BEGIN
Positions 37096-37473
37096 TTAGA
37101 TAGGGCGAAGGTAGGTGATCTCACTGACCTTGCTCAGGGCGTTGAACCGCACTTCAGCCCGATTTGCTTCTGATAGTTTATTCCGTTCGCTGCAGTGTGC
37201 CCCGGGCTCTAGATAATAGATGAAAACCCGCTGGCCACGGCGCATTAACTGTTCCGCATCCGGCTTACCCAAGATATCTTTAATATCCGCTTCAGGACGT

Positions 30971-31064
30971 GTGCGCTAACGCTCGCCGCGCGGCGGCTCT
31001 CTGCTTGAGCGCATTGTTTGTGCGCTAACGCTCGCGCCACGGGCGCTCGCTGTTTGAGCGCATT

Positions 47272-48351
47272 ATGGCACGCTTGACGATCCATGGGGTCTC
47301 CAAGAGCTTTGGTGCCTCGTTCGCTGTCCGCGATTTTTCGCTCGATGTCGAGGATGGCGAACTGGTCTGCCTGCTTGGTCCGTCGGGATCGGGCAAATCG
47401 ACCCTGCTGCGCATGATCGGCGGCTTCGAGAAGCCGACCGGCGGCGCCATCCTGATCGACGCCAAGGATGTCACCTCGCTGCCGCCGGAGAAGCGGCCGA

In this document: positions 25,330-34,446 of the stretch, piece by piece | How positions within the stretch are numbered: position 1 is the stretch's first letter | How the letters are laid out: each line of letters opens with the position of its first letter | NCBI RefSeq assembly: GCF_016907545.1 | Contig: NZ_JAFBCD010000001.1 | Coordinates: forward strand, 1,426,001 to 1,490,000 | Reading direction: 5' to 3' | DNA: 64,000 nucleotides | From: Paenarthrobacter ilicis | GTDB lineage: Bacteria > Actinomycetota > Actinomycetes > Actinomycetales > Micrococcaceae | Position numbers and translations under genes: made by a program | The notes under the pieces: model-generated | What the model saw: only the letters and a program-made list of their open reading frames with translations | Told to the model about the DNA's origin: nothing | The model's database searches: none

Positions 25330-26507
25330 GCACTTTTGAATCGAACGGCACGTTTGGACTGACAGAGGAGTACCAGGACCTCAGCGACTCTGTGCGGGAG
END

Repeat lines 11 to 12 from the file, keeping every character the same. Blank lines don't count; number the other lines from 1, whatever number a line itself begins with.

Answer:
47401 ACCCTGCTGCGCATGATCGGCGGCTTCGAGAAGCCGACCGGCGGCGCCATCCTGATCGACGCCAAGGATGTCACCTCGCTGCCGCCGGAGAAGCGGCCGA

In this document: positions 25,330-34,446 of the stretch, piece by piece | How positions within the stretch are numbered: position 1 is the stretch's first letter | How the letters are laid out: each line of letters opens with the position of its first letter | NCBI RefSeq assembly: GCF_016907545.1 | Contig: NZ_JAFBCD010000001.1 | Coordinates: forward strand, 1,426,001 to 1,490,000 | Reading direction: 5' to 3' | DNA: 64,000 nucleotides | From: Paenarthrobacter ilicis | GTDB lineage: Bacteria > Actinomycetota > Actinomycetes > Actinomycetales > Micrococcaceae | Position numbers and translations under genes: made by a program | The notes under the pieces: model-generated | What the model saw: only the letters and a program-made list of their open reading frames with translations | Told to the model about the DNA's origin: nothing | The model's database searches: none